Religious truth cannot and does not use the scientific method because a revelation is a one time event, while scientific truth requires events to occur over and over again and in the same predictable way. The religious method is based on faith and trust - in a shared belief held by the community. The philosophical method supports science. Philosophy also supports religion through theology (faith seeking understanding). But there are limits to what can be known by rational means of the limited mind alone as British philosopher-mathematician Bertrand Russell found to his dismay. He tried to do the impossible and establish a purely axiomatic and complete theory of math. After his book was written, he found that Godel had proven his attempt wrong. The important result for the 20th and 21st century rationalists is that a system of thought cannot be critiqued from within itself. This is not just a case of shooting the messenger - but of not seeing the truth that a messenger or prophet can see. The independent critic must step outside the box of assumptions. The Jewish tradition is renowned for its prophets who stood as critics without authorization from the ruling institutions of power and privilege - and its official language of allowable ways to speak the truth.

Now let us consider the teachings of Jesus - Jesus, a messenger, a prophet - fully human and yet fully divine in the Christian understanding of his nature - as he answered the timely questions What is the Greatest Commandment? and Who Is My Neighbor?

The Answer to - What is the Greatest Commandment?"

In the Gospel of Matthew and Mark we find establishment scribes questioning Jesus about what is the Greatest Commandment.

"When the Pharisees heard that he had silenced the Sadducees, they gathered together, and one of them, a lawyer, asked him a question to test him. "Teacher, which commandment in the law is the greatest?"

He said to him, "You shall love the Lord your God with all your heart, and with all your soul, and with all your mind." This is the greatest and first commandment. And the second is like it: "You shall love your neighbor as yourself." On these two commandments hang all the law and the prophets." Matthew 22: 34-40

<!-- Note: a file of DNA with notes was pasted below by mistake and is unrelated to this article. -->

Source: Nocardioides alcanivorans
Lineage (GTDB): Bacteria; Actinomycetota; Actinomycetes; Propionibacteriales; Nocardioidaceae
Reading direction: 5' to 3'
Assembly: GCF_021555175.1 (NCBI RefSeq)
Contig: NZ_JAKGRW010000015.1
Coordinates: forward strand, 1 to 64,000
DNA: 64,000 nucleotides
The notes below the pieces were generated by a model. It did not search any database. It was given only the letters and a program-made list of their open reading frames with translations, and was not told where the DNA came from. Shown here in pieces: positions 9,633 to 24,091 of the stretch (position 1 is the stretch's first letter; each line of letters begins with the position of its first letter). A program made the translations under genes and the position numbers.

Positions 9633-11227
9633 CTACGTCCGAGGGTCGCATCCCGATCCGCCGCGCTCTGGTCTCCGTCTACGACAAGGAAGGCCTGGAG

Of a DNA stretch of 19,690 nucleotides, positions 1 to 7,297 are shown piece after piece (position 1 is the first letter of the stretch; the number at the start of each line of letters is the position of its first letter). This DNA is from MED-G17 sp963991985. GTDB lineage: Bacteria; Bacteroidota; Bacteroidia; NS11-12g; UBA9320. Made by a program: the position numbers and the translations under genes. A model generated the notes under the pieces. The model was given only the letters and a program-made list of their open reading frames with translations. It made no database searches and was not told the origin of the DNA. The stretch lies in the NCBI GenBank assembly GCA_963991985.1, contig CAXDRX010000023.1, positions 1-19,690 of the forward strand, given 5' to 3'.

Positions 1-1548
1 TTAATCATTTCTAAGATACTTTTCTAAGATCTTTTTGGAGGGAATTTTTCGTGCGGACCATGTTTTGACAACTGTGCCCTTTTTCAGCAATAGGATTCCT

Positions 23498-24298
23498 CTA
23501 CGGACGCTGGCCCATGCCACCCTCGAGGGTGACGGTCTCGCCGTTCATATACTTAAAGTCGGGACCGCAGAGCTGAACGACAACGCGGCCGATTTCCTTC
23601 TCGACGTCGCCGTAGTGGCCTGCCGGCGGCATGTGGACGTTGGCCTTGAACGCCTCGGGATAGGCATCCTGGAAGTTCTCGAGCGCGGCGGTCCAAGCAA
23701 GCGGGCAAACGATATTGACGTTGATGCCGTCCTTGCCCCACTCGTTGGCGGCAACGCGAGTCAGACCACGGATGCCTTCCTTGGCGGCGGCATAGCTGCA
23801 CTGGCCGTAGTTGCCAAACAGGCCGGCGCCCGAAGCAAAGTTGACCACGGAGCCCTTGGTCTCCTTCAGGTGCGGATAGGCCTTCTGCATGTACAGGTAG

Jesus spoke to the crowds and his disciples again to make the distinction between talking the talk and walking the walk:

"The scribes and the Pharisees sit on Moses' seat, therefore do whatever they teach you and follow it; but do not do as they do for they do not practice what they teach." Matthew 23: 1-4

In the Gospel of Mark, we find a scribe asking the same question:
"Which commandment is the first of all? Jesus answered: "The first is, hear, O Israel: the Lord our God, the Lord is one; you shall love the Lord your God with all your heart, and with all your soul, and with all your mind, and with all your strength. The second is this, "You shall love your neighbor as yourself. There is no other commandment greater than these."

Then the scribe said to him, "You are right Teacher; you have truly said that he is one, and besides him there is no other; and to love him with all the heart, and with all the understanding, and with all the strength, and to love one's neighbor as oneself - this is much more important than all burnt offerings and sacrifices." When Jesus saw that he answered wisely, he said to him, you are not far from the Kingdom of God. After that no one dared to ask of any question." Mark 12: 28-34

The Answer to - Who is Your Neighbor?

In the Gospel of Luke we find a similar question being posed by a lawyer, who questions Jesus further to spell out exactly who is our neighbor - in the famous parable of the Good Samaritan. Samaritans were untouchables who lived on the fringes of Jewish society.